Latest Safety & HR News

21 May 2018

WOW.. I Got That One Wrong!!


Driving to meet a client I overtook a truck in the wet, believing the road ahead was clear...it wasn't.

I want to tell you a little story that shows that no-one is perfect and even when you think you are doing things right...sometimes you're not.

Driving to meet with a client yesterday, it was wet, overcast with low light and the road had a lot of turns and dead patches. I came up behind a truck and being wet, the wheels from the truck and trailer were throwing up a lot of mist.  Even when I dropped back my visibility was still being significantly affected. Waiting for a long straight, I checked, and believing the road ahead to be clear I commenced my overtaking manouvre.  As I came throught the mist from the truck I saw a small light coloured car was coming at me about 400m away.

Needless to say I was not particularly happy with myself for thinking the road ahead was clear and for putting me, the truck driver and the driver of the other car needlessly at risk.  So after my meeting I went and had a coffee and thought through the event.  I came to the conclusion that there were a number of factors that caused me to believe the road ahead was clear and here is what I came up with:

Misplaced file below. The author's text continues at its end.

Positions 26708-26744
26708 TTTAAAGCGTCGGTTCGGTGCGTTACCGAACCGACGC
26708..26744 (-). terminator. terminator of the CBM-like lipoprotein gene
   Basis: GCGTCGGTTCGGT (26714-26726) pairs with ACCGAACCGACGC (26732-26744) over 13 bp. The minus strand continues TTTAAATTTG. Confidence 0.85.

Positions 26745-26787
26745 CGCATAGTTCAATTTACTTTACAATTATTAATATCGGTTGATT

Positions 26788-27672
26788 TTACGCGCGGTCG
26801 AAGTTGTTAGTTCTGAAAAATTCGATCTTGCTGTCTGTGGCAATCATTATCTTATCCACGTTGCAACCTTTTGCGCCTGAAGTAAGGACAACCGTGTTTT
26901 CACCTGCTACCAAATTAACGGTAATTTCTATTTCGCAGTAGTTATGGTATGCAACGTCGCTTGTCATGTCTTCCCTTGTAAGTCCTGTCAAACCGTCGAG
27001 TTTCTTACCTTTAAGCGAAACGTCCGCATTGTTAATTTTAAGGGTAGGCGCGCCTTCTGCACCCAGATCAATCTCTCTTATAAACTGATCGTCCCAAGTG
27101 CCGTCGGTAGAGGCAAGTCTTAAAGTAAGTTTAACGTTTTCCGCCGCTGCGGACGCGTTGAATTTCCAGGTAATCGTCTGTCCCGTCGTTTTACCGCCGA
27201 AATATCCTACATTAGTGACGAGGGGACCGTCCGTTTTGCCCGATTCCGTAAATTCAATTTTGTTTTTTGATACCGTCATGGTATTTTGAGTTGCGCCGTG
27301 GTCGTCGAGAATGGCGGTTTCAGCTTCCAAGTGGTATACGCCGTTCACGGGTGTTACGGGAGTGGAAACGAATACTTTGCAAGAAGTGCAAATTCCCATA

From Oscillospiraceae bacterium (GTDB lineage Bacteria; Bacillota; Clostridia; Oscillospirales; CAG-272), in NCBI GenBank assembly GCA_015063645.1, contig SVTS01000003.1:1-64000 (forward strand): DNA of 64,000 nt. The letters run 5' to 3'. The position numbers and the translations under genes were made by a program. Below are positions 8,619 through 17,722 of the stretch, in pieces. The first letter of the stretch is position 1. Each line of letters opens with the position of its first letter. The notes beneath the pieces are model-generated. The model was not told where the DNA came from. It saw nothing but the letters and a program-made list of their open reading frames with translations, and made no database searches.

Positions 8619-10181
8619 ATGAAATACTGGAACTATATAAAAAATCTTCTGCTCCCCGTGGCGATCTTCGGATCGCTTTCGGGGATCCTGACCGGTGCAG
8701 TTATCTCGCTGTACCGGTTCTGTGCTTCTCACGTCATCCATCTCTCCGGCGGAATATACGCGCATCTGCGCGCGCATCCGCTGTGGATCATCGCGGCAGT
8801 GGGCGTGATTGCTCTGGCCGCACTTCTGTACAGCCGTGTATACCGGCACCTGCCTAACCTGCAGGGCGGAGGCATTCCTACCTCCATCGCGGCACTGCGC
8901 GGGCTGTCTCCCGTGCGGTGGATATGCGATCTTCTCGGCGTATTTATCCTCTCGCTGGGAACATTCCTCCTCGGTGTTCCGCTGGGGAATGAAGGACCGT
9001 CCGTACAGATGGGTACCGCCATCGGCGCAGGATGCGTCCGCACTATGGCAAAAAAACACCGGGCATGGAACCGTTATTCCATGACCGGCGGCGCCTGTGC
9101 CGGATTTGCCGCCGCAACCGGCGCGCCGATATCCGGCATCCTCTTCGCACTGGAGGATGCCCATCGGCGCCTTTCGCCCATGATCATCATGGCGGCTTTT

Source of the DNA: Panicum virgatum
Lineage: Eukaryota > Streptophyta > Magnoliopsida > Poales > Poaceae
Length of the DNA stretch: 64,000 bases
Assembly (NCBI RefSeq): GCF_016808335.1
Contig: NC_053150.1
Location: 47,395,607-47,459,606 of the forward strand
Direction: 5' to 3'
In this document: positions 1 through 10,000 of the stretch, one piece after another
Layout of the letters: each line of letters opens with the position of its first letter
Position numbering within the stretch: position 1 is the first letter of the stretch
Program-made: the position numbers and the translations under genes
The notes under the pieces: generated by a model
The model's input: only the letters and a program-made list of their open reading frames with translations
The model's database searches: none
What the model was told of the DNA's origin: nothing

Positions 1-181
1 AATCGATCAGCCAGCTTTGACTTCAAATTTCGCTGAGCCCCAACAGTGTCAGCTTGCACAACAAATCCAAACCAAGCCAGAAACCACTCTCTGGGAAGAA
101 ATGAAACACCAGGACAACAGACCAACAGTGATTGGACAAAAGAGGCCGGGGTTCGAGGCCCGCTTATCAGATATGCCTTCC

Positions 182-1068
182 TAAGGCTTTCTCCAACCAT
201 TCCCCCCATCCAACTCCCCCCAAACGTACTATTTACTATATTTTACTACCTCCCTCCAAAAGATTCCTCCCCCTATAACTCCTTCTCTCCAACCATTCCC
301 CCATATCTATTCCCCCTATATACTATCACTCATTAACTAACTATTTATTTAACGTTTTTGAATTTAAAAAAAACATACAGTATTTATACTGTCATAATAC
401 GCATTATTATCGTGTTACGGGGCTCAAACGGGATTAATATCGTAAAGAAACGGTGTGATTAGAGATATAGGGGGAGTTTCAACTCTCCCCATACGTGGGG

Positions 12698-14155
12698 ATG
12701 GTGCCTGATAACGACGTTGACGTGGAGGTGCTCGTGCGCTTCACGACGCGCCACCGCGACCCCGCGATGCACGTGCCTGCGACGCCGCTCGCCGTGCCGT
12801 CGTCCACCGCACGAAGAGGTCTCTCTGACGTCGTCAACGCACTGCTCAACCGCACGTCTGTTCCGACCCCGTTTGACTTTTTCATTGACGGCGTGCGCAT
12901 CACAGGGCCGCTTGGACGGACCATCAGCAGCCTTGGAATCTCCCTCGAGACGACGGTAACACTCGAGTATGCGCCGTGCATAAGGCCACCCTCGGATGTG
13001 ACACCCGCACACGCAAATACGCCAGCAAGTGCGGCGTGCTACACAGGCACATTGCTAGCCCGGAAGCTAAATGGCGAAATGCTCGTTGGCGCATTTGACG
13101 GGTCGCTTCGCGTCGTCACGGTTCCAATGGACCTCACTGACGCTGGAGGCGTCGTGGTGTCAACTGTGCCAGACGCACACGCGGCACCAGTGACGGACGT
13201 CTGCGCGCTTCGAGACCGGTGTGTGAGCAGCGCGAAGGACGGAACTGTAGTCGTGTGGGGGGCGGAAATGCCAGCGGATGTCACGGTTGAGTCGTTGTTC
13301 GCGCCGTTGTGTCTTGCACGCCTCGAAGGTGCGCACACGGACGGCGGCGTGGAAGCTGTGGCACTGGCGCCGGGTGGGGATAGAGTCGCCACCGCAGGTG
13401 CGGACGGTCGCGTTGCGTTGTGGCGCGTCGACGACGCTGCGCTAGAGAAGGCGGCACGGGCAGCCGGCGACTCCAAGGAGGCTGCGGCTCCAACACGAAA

• First and foremost it was my error of judgement for not considering that there might have been a vehicle there even though I didn't see one - so all fault sits with me.
  • Secondly, I accepted that I was perhaps was impatient to get past the truck.
  • I didn't see the car because the car was light coloured and in the overcast conditions it blended into the road and the backgound. The mist from the wheels of the truck were sufficient to further obscure the car further from my seeing it, and the driver did not have their lights on.

Obviously there are lessons to be drawn and mine are:

  • Even though I allowed plenty of time to get to the meeting, I should have allowed more to account for the weather. The effect of weather in hiding vehicles from sight cannot be underestimated.
  • Turn your lights on, it is all about being seen and giving every opportunity for you to be seen.
  • Patience in wet weather goes a long way to a safe journey.
  • Safety on the road is everyone's responsibility.

Could the truck driver have helped? Possibly. I have observed some truck drivers use their indicators to advise vehicles behind them if the road ahead is clear. No doubt you have seen this as well...left for not clear...right for clear.

I guess the biggest lesson is that it is so easy for everythig to go 'pear shaped' even when you think you are doing things right. Taking a second look could be the difference between being safe or not, kind of like measure twice cut once.  And never assume that the danger isnt there just because you can't see it.

AND finally...don't beat yourself up...everyone makes mistakes. Just make sure you apply the lessons.

 




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Tracey Petterson
PTP Services Ltd
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Buchanan Painting and Waterblasting
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